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Business Strategy
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How to adapt advice to the differing needs of Gen Y and Gen Z

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Advisely-Team
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6 months ago

Embracing technology and personalising your service are two mainstays of any financial adviser’s work and even more so for clients under 40

While we all make assumptions about others based on their age, the only constant among investors under 40 is that they need to eat, drink and sleep to survive. Beyond that, their wealth, financial literacy and openness to accepting advice can vary widely.

However, recent studies of Gen Y or Millennials (mid 20s to 40) and Gen Z (under 26) provide some useful information about the trends in these age groups.

Busting the myth that financial advice is only for wealthier older people, a Colonial First State survey of more than 2000 consumers in July 2023 has found that Millennials and Gen Z consumers are more open to advice and more willing to pay for it than those in older age groups.

While cost remains the most significant barrier for those under 40, there is also an awareness and knowledge gap, says Josh Grace, Colonial First State Group Executive.

“Many younger Australians want advice but don’t know where to start. The research found that 18% of under 40s don’t know the right questions to ask and 15% admit they don’t know how to access a financial adviser,” he said.

Grace says different advice models – such as digital advice – could help bridge the gap until they can afford more comprehensive, face-to-face advice.

Two-thirds of under 40s (63%) are open to a digital advice solution, according to the survey.

Increasing engagement

Queensland-based firm, Financial Advice Matters created a new model eight years ago that has increased engagement with Gen Zs as well as potential clients from other age groups.

The firm established a separate brand, Financial Wellness Matters, to provide financial education in workplaces.

Managing Director, Darren Smith says the structured workplace program provides practical tools and skills to help participants make better financial decisions.

He says the under 30s in particular are “absolute sponges” for financial knowledge.

“They’re very keen, they ask really good questions, and they want to know all the tips and tricks that’ll help them stretch their dollar further,” he says.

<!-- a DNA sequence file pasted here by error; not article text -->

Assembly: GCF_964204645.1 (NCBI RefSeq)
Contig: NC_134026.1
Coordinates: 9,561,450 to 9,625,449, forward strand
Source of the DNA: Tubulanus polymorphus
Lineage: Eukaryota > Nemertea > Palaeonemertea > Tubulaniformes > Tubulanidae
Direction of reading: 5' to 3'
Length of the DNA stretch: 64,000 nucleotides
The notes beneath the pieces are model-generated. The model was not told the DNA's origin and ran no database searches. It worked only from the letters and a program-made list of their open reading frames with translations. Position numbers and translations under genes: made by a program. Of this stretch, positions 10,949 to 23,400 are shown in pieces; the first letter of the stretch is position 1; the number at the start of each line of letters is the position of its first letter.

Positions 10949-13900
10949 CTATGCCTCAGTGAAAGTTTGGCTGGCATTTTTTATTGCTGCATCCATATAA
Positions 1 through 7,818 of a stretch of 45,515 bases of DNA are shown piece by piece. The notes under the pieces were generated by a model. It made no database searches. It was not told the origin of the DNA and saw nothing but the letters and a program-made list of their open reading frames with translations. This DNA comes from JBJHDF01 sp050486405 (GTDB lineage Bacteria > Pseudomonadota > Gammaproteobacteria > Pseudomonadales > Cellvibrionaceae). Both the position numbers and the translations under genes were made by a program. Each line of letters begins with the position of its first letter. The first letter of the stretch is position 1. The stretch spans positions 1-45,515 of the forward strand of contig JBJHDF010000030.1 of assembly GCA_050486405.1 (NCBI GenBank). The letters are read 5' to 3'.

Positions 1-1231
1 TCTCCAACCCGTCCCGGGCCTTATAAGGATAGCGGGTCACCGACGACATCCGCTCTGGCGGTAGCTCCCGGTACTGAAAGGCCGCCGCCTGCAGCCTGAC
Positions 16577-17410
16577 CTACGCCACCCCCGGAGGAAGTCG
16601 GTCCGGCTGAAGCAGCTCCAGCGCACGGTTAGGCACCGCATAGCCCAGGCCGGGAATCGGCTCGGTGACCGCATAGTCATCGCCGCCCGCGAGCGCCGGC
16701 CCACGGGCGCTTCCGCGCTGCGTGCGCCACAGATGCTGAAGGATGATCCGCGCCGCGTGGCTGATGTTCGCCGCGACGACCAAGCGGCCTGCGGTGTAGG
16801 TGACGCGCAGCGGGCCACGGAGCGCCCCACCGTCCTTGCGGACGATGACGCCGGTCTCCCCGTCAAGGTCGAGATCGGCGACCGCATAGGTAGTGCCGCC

Almost nine in ten Millennials and Gen Zs have delayed at least one life milestone because of insufficient finances, according to a survey of more than 1000 people in Australia and the United States in 2022 by Victoria University. Nearly half of the Millennials surveyed said a lack of control over their finances prevented them from buying a home.

That’s supported by a worldwide Deloitte study of more than 22,000 Gen Zs and Millennials in 44 countries, which has found their biggest concern to be the rising cost of living. Half of both groups say they live from pay-to-pay but, encouragingly, they are confident their financial situation will improve in the next year.

Smith says that, while research provides a guide about views and behaviours, it’s important not to make assumptions about where your potential Gen Z and Millennial clients sit when it comes to their finances.

“Let's face it, there are a lot of wealthy Millennials out there, and maybe some Gen Zs who have done very well along the way. There’s also the issue of intergenerational wealth, which these two generations will benefit from significantly over the next 20 to 30 years.

“So, don’t prejudge. Start with a blank sheet of paper and build it up from the person in front of you,” he says.

“Everyone’s a bit different. I always encourage the team to learn what the client prefers so that we can connect with them and they feel respected.”

Taking into account the differences can help to build a stronger, more fruitful relationship for both advisers and clients.

Updated 5 months ago
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